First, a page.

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Yuichiro Hori: The journey of a Japanese entrepreneur in Shanghai

Jun 30, 2020

Founder and CEO, Yuichiro Hori runs Stellar Works, a specialised furniture design atelier with around 400 employees from all around the world.

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Text by TLmag
Images Courtesy Of: Stellar Works

Since 2012, Stellar Works has been building up the first global furniture design brand from Asia, based in Shanghai, with the renowned, high-end French furniture makers, Laval, in partnership with the Stellar Works factory and production teams. “The cultural context in which Stellar Works navigates has always been enriched by the contributions and expressions of the talented interior architects and designers we work with who already are highly recognised in their fields. The signature collections we have been starting to develop seven years ago demonstrate our on-going commitment to working with the best design talents from around the world,” states Hori.

TLmag: How did you come to establish Stellar Works in 2012?

Yuichiro Hori (YH): I first arrived in Shanghai in 1998 working as a project manager for a Japanese developer. When the job ended, I didn’t want to leave the city which was ever-changing and moving forward. I come from Japan where the transmission of craftsmanship is quite similar to France. Setting up my factory was the most difficult issue when I started up my business. The Chinese manufacturers could not reach the quality level I wanted while working for a Japanese firm. Seeing that the furniture industry in Japan was far too conservative and not so challenging, I saw then the opportunity to set up my own business that seemed to me should be in Shanghai. But it took me some time before I began to think about developing a company. I was not 100% confident, nor could I commit to investing in my own venture.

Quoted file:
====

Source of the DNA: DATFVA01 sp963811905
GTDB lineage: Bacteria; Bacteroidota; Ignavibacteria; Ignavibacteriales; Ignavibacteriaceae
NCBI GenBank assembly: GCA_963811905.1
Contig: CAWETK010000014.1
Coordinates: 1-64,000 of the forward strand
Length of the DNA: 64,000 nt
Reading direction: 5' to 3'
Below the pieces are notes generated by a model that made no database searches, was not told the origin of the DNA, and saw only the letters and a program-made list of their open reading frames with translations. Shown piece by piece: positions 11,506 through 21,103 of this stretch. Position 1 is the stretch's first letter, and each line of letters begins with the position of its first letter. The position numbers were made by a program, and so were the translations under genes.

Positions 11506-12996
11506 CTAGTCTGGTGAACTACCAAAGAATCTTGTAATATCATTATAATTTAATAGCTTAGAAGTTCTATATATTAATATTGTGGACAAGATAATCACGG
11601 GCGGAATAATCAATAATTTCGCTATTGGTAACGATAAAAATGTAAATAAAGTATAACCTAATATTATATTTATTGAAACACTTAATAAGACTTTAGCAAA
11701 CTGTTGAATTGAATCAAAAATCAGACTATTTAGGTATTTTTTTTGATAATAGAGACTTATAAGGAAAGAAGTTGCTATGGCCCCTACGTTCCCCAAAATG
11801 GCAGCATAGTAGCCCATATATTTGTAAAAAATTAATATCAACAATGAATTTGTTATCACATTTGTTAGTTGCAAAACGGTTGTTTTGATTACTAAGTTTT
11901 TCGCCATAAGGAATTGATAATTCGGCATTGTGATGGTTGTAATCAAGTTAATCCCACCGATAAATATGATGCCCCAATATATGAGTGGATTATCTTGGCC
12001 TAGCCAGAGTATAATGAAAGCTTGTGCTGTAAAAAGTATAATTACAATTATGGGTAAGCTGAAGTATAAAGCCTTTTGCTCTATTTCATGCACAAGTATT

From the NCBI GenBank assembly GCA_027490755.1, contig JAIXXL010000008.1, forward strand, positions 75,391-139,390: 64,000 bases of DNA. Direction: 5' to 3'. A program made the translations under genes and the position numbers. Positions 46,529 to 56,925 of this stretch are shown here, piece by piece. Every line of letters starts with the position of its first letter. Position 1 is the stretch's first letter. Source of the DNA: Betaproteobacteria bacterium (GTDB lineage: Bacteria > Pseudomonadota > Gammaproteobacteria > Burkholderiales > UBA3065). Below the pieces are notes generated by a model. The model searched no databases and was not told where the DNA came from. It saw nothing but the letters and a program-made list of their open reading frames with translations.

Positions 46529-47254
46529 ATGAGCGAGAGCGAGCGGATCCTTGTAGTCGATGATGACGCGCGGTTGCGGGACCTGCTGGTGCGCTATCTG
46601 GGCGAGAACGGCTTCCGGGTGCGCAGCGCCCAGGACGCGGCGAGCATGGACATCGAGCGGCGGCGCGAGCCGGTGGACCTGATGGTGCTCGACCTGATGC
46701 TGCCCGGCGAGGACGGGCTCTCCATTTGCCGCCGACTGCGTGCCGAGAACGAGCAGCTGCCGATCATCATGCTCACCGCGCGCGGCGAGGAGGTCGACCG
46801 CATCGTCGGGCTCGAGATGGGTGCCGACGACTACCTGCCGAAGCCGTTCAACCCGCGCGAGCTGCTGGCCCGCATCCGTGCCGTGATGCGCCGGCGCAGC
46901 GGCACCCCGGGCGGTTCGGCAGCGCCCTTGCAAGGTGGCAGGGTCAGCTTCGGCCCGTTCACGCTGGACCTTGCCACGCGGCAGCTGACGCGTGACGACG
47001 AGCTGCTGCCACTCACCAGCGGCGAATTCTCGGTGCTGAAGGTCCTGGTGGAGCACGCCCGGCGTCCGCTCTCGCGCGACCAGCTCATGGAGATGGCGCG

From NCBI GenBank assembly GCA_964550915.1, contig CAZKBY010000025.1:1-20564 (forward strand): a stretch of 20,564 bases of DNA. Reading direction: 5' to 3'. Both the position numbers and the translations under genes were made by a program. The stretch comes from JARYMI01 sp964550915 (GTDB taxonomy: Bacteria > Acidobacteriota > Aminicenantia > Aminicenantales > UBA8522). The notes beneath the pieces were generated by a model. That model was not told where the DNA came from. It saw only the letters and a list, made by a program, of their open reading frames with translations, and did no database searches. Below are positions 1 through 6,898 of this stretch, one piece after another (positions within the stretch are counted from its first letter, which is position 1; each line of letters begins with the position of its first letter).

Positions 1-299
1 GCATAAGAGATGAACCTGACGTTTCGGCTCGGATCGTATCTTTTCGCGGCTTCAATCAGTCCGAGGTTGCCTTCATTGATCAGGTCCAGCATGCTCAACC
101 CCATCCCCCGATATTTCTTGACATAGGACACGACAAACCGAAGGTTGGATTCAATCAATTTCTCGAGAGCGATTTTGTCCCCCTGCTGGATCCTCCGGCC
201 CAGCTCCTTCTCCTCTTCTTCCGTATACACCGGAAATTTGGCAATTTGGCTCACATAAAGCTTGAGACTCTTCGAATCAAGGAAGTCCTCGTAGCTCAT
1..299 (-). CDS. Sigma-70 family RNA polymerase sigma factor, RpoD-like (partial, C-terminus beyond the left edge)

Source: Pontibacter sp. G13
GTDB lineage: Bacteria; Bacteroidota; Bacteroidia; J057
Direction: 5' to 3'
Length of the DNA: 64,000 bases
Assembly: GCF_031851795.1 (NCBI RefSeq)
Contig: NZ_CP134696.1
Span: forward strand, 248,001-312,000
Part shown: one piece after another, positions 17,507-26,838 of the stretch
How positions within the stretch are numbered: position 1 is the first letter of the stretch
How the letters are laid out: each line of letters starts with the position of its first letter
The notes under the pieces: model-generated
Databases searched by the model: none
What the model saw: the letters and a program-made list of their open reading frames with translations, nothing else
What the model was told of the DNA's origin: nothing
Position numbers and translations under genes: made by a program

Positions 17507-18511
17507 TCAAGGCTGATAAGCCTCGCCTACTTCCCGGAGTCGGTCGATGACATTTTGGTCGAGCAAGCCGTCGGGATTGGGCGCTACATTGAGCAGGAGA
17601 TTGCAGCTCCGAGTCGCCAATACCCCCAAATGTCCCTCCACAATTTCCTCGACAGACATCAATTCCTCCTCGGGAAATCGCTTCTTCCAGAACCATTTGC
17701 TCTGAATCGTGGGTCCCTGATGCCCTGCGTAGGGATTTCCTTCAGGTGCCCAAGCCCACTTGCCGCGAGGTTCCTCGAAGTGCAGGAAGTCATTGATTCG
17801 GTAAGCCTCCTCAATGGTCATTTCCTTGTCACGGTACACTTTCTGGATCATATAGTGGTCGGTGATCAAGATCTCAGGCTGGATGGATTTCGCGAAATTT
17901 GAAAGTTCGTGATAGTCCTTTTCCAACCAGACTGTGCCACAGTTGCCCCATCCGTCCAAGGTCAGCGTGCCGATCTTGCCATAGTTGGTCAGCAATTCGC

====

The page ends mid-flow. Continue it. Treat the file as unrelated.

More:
Before thinking about the business, I reflected on my ability to be an entrepreneur. Making this decision took time. I initially thought to design and sell my own furniture in China. I even started to invest in a factory, but the local conditions forced me quite rapidly to set up my own premises taking advantage of the lower production costs and the easy access to local suppliers. Finding young and experienced craftspeople who were keen to work hard was quite impossible and I had to find and train my own staff in order to achieve the level of quality I wanted. Today, by employing Japanese managers for quality control and French technicians as a result of a partnership with high-end furniture maker Laval – which has a 40 per cent share in the firm – allows me to achieve a unique state of the art production facility. In five years I have been able to establish a Chinese factory with international standards in terms of technology, quality control and working conditions. By observing how factories are run in Japan, Europe and North America, Stellar Works has been able to develop fast with in-house competencies combining prototyping and a streamlined production process through to the finishings. Knowing that the factory only started with high-quality contract work, launching my own furniture line, Stellar Works, in 2013, was a natural step.